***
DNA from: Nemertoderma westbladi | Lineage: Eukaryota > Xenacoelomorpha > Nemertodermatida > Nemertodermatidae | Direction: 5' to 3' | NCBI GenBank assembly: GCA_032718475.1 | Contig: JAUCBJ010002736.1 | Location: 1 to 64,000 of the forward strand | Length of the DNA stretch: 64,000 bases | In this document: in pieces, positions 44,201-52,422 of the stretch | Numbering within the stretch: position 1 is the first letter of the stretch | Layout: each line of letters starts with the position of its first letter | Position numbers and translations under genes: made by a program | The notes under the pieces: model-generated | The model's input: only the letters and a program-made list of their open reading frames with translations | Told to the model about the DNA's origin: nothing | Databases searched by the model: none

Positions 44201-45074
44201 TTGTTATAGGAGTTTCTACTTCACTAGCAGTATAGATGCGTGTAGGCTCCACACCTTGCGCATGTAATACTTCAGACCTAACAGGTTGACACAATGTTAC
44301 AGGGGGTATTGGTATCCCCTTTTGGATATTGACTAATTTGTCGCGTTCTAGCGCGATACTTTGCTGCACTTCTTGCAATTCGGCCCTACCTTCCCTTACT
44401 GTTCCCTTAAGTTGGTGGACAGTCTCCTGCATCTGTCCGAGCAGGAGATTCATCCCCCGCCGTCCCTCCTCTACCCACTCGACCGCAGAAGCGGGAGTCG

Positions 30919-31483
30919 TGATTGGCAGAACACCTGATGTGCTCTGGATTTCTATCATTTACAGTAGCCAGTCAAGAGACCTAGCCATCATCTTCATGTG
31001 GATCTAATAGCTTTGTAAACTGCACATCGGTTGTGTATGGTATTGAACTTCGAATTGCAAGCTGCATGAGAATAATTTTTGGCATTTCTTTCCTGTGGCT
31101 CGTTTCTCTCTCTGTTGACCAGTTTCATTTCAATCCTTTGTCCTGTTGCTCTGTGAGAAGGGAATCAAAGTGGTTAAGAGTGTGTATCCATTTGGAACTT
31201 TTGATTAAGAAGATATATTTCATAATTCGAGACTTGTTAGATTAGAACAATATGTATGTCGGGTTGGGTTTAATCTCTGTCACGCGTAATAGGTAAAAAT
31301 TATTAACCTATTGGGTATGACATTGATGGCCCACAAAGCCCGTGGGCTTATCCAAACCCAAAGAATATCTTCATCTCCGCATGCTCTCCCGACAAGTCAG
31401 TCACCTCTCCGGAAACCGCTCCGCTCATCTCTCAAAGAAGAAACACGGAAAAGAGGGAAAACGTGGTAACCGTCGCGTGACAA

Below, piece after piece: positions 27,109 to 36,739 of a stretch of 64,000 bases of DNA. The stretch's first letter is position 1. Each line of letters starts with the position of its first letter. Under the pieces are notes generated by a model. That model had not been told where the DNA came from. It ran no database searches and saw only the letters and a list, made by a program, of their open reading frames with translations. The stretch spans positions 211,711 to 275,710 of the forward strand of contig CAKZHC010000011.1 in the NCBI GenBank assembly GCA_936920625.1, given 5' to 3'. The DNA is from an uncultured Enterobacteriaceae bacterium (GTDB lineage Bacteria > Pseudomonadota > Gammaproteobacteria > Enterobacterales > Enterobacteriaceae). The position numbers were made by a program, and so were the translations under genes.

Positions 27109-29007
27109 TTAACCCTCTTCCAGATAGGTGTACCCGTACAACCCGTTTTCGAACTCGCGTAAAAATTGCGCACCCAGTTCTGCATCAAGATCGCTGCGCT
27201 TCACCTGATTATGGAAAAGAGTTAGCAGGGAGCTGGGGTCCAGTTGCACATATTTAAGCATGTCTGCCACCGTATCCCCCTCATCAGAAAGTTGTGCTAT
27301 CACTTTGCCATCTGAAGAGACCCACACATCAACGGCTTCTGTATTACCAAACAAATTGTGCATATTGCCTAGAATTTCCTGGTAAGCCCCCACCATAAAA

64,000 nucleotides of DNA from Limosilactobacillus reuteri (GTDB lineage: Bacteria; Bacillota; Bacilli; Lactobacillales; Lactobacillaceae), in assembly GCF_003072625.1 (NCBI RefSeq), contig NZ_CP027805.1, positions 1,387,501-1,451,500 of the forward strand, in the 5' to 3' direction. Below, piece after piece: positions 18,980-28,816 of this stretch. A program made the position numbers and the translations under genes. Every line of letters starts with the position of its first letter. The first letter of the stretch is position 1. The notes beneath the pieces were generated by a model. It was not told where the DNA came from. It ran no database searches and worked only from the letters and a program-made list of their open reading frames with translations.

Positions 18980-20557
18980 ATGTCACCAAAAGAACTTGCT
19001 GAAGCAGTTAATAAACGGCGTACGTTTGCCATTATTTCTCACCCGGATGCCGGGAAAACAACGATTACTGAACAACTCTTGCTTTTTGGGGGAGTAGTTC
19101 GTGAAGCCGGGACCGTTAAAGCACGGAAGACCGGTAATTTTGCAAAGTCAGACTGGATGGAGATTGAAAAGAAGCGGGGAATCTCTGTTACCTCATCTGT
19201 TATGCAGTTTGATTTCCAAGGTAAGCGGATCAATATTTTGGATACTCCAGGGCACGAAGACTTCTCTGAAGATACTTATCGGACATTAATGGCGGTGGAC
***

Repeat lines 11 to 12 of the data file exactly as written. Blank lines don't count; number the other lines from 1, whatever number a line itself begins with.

31301 TATTAACCTATTGGGTATGACATTGATGGCCCACAAAGCCCGTGGGCTTATCCAAACCCAAAGAATATCTTCATCTCCGCATGCTCTCCCGACAAGTCAG
31401 TCACCTCTCCGGAAACCGCTCCGCTCATCTCTCAAAGAAGAAACACGGAAAAGAGGGAAAACGTGGTAACCGTCGCGTGACAA